The Twelve Sales Metrics that Matter Most

I read a great article in Harvard Business Review yesterday by Steve W. Martin regarding the twelve most important sales metrics to track. Broadly, they fall into the following categories:

  • Quota attainment across the organization as a whole and by individual sales contributor. I would extend this to include reviewing quota attainment (or revenue, if quota is not specified) by product family and business unit. Mr. Martin suggests that, on average, quota attainment varies in the tech industry from 52% (software) to 66% (telecommunications).
  • Quota size by sales role (Account Executive, Inside Sales, Market Development Representative, Account Manager, etc.).
  • On target earning by role for the sales team.
  • Average deal size.
  • Sales adoption by vertical market or target business size (enterprise, SMB, etc).

The article was originally published in 2013, but the stats and concepts are timeless. You can read the article here.

Telephone calls

I’m a big fan of the Evangelist Marketing Minute published by Alex Goldfayn. He recently  published an article on sales calls that I’d like to underscore.

Over the years, I have had to coach more salespeople to pick up the phone and call prospects. It’s easier and more comfortable to send an email – but much less effective. Especially now as fewer salespeople call, it’s easy to distinguish yourself by simply picking up the phone and having a business conversation. Challenge yourself to make X-number of sales calls a day and watch your pipeline increase overnight.

See Alex’s article here.

How to network the right way

Fabulous article in Forbes from Andrew Vest on networking. As I see it, networking is like bank loans – you will get the best results if you do it when you don’t need it. My take on networking:

  • Networking is not about you. It’s about helping and supporting others. If you take this perspective, your needs will be taken care of.
  • Everyone has something of value to offer – find that thing and provide yours openly and willingly.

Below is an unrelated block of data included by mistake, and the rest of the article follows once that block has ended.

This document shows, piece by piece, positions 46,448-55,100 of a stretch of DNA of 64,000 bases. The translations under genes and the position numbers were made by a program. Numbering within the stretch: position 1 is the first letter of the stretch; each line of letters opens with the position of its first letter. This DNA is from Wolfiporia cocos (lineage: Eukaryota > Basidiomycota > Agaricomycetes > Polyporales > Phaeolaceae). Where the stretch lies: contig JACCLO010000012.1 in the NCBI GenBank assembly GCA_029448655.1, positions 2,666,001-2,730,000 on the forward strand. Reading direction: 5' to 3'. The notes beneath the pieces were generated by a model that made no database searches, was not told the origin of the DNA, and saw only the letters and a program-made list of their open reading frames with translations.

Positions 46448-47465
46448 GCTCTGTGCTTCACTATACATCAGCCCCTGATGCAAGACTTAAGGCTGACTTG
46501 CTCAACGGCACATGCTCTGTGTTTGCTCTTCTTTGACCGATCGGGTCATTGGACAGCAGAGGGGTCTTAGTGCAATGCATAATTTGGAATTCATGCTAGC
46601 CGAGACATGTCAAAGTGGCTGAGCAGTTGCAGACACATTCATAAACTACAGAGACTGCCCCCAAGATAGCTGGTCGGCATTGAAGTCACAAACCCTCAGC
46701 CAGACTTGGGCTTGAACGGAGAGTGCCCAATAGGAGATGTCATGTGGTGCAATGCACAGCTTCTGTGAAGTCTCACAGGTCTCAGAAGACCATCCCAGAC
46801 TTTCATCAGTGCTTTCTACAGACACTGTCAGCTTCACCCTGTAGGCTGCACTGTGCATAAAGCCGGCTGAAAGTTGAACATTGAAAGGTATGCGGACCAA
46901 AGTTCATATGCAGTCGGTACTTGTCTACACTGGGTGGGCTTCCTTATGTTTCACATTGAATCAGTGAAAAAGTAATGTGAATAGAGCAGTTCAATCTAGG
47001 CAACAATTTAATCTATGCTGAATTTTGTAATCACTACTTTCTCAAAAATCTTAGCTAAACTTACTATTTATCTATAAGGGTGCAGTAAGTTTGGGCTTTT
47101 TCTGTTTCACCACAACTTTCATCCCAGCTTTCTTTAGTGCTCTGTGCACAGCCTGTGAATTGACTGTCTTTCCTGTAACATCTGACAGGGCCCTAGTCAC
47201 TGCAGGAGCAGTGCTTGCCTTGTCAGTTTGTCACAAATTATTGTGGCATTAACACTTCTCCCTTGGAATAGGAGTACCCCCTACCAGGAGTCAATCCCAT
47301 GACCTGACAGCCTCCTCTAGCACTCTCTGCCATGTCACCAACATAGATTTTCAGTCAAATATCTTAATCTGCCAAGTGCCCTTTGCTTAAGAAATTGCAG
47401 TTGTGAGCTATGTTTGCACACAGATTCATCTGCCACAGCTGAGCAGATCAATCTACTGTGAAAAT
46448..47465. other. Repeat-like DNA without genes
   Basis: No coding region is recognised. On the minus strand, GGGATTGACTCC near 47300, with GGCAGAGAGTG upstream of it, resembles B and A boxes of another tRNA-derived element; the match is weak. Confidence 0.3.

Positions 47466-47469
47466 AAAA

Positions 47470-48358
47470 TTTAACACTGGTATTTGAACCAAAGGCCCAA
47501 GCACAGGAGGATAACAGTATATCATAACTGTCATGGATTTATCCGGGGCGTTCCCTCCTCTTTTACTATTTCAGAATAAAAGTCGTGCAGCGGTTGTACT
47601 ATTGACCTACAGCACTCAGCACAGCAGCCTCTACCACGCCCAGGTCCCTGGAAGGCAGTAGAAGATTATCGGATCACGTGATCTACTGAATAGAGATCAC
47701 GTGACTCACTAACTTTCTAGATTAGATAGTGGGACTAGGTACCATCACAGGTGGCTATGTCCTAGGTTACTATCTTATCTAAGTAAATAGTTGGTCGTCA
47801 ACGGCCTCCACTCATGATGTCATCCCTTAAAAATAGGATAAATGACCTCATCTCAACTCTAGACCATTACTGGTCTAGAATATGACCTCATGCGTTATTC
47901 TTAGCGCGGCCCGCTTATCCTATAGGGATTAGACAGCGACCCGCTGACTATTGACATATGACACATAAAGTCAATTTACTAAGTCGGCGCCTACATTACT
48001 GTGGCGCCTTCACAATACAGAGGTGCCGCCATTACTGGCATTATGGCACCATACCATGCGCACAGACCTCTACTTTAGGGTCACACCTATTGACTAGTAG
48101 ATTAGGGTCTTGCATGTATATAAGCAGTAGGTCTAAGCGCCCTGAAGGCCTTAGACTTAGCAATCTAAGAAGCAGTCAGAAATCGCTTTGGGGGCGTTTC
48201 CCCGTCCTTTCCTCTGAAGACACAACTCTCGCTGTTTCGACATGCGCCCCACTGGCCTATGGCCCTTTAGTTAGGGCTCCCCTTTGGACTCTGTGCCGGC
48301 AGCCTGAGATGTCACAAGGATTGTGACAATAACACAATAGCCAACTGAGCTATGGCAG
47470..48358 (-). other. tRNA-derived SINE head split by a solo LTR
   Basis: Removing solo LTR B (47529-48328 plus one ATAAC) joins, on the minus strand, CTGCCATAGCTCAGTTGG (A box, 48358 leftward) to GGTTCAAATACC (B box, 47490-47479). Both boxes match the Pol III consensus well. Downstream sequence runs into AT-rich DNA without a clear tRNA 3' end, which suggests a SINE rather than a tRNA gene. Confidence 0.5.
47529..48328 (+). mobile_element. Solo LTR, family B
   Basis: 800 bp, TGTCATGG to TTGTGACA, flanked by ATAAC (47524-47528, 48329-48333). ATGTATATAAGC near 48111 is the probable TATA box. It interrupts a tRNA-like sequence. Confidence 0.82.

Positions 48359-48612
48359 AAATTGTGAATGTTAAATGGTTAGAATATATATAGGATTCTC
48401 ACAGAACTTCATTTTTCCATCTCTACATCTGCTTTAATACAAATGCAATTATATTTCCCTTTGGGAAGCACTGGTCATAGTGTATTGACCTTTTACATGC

• Be generous in sharing your network – this will reap benefits for you and those that need your support.
  • If you promise to do something, do it.

Building your personal brand

What, you may ask, does a post on building your personal brand have to do on a sales and leadership blog? It’s simple really… The average tenure of a VP of Sales is 19 months. Less in a startup. The stark reality is that if you are a sales leader, you will likely look for work several times during your career. I would argue that’s a good thing. I have experienced my greatest personal and professional growth during these times of transition.

My friend and recruiter-phenom, Jim Krouskop, recently posted a great article on LinkedIn regarding building your personal brand. I highly recommend it (and him) . You can find the article here.

Sales stages are critical

The best (some would say “only”) way for your organization to accurately predict the future is through your pipeline. In order to be remotely accurate, it is imperative to include four things: Total Deal Value (typically 12-month deal value for SaaS or services companies); Sales Stage; Probability; and Close Date. In order to refine accuracy, sales stages should be set, tied to probability, and marked by specific gates and rigorously enforced. Ethan Zoubek recently wrote a really good article on the topic. I strongly recommend it.

You can take a deeper look at my selling methodology here. Of course, this is customized for each company I support.

Also, check out this article on qualifying Opportunities.

How long is too long?

That is such a great question on so many levels… In this case, I’m, thinking about how long is too long for an Opportunity to sit in the pipeline before raising red flags. The truth is the answer varies depending on the solution and market you are selling into. Most of my experience has been leading teams that sell complex technical solutions into major enterprise accounts. I’ll give you my too simple rule of thumb: Ninety days.

If I don’t see momentum in an Opportunity after ninety days in the pipeline, I begin to become concerned that the Opportunity is not real. Perhaps the Prospect is not ready; the solution isn’t the right fit; the Account Executive is padding their pipeline; or any number of other reasons. That’s not to say that this is a hard and fast rule. I recently had a deal with ABC resurface after two years of inactivity. Out of the blue. But that is by far the exception. All I’m suggesting is that you, as a sales leader, take a look at stagnant deals and ask tough questions about their progress:

  • When was the Prospect last contacted?
  • Have we identified and engaged all of the stakeholders (not just an executive sponsor)?
  • What are the competing priorities?
  • Has budget been allocated for the project?
  • Has the Prospect settled on a solution to their challenge – is it your solution?
  • What is the next step, and what is the timeline for that?
  • What is the purchasing process and whois involved?
    • Where are you in that process?